Title: The State of Research on Shenoute of Atripe 2009-2014: What Can We Learn from the Edition and Translation of Canon 8?
Presenter: Dr. Janet Timbie (Catholic University of America, DC)
In my last report on this topic---at the St. Shenouda-UCLA Conference in July 2009---I called attention to problems created by the limited access to some manuscripts of the works of Shenoute. Dissertations and published work occasionally cited texts according to a private system for labeling unpublished material and, as a result, other scholars could not verify or follow up on points made. In 2014, we are waiting for many critical editions and translations of Shenoute, but the publication of Canon 8 by Anne Boud’hors, in late 2013, gives some indication of what might be learned from future critical editions. After a brief review of other research on Shenoute that has appeared in the last five years, I will focus on one text of the seven edited and translated by Boud’hors: My Heart Is Crushed. This very long text is almost completely preserved and so provides important evidence for Shenoute’s dealings with the women’s community and for his understanding of the meaning of chronic, serious illness when experienced by a Christian---in this case, Shenoute.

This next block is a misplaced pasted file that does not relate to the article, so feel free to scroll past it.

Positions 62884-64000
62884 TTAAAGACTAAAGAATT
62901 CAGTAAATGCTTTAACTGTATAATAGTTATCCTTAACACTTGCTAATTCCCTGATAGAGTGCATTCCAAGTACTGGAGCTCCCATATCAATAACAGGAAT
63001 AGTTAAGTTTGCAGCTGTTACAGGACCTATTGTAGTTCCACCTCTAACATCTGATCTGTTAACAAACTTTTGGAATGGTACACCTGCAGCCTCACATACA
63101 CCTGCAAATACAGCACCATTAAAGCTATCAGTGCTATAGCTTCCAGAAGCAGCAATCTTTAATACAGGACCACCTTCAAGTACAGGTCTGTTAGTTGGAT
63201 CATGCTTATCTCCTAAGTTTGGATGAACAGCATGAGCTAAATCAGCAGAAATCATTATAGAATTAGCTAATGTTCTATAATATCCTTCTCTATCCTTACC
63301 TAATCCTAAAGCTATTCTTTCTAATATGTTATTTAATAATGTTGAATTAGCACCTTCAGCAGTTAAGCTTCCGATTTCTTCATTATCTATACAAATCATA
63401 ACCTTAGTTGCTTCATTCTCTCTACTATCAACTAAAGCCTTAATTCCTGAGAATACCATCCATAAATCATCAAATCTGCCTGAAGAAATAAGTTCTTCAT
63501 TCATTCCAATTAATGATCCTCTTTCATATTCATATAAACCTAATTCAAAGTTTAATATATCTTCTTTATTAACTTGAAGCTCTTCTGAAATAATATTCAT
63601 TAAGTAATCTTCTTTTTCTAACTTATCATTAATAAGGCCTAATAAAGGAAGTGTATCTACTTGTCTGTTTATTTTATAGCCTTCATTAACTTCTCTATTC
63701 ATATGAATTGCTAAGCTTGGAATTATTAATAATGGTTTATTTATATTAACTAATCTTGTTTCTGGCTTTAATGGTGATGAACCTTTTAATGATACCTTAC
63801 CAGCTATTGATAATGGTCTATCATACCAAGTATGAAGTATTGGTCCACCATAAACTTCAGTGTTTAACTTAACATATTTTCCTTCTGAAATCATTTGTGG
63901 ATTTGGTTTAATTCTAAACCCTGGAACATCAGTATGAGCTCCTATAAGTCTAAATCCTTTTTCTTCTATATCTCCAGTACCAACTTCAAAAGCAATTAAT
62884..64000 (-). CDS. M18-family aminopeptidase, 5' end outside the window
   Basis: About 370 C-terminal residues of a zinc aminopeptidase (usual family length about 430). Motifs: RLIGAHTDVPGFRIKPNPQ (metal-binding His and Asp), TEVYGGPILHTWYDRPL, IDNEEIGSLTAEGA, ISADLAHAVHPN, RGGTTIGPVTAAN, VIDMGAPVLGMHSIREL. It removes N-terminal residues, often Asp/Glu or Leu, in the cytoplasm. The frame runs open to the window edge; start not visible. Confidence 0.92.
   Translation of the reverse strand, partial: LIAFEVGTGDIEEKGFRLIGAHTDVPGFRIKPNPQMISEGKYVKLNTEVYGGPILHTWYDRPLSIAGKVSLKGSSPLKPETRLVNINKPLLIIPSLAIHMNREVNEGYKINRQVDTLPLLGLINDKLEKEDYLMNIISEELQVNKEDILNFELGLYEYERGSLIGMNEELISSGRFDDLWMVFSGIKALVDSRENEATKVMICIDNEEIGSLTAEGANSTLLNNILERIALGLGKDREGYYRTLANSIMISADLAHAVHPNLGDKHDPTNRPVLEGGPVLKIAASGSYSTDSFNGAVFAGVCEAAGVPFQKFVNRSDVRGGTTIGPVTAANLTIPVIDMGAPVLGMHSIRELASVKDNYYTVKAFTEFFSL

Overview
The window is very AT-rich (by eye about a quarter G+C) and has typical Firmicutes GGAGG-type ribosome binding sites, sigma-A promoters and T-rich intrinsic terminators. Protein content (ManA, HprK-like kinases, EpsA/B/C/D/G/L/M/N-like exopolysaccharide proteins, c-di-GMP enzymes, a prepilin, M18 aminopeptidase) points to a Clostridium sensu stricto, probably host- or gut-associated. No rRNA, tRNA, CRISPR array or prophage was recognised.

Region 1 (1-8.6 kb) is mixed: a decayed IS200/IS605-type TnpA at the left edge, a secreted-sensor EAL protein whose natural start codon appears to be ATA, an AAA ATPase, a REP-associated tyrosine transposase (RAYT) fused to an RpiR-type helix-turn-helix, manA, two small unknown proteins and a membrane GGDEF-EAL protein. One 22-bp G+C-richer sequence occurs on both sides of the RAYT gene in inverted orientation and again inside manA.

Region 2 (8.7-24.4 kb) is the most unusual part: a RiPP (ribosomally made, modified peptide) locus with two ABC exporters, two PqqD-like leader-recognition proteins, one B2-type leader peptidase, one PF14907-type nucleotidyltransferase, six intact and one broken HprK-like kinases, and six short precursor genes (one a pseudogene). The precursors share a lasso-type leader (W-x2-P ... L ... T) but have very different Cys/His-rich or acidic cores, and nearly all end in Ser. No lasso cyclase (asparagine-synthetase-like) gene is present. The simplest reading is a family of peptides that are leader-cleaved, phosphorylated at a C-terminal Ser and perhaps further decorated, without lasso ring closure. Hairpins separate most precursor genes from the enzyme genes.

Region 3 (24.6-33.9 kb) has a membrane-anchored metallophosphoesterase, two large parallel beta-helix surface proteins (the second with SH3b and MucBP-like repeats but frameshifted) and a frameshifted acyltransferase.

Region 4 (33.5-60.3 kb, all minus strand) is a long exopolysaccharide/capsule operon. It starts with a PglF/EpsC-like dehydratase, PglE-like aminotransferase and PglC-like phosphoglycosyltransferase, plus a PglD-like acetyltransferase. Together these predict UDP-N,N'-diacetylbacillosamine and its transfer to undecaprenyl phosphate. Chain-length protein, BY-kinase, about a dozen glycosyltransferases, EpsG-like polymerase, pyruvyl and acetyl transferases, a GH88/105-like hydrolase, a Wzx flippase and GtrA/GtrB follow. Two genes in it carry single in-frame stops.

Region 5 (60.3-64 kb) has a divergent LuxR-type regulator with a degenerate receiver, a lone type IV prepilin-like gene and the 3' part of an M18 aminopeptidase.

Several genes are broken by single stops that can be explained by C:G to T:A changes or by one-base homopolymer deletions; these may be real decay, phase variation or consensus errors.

Title: Our—Perhaps Surprising—Contemporary?: A Review of "Shenoute of Atripe and the Uses of Poverty"
Presenter: Rev. Dr. Tim Vivian (Bakersfield, Ca)
Shenoute of Atripe “has a bad reputation in modern scholarship” (López, Shenoute of Atripe). In Shenoute of Atripe and the Uses of Poverty, Ariel G. López strives to situate Shenoute in his time and place, not as “an aberrant character but rather a faithful exponent of his age.” The author studies Shenoute as a public figure; analyzes Shenoute’s welfare activities on behalf of the poor; examines the “new economics” of the Roman state, rural patronage, and economically powerful monasteries; and uses “a tight integration of documentary and literary sources” to look at the violence surrounding Shenoute.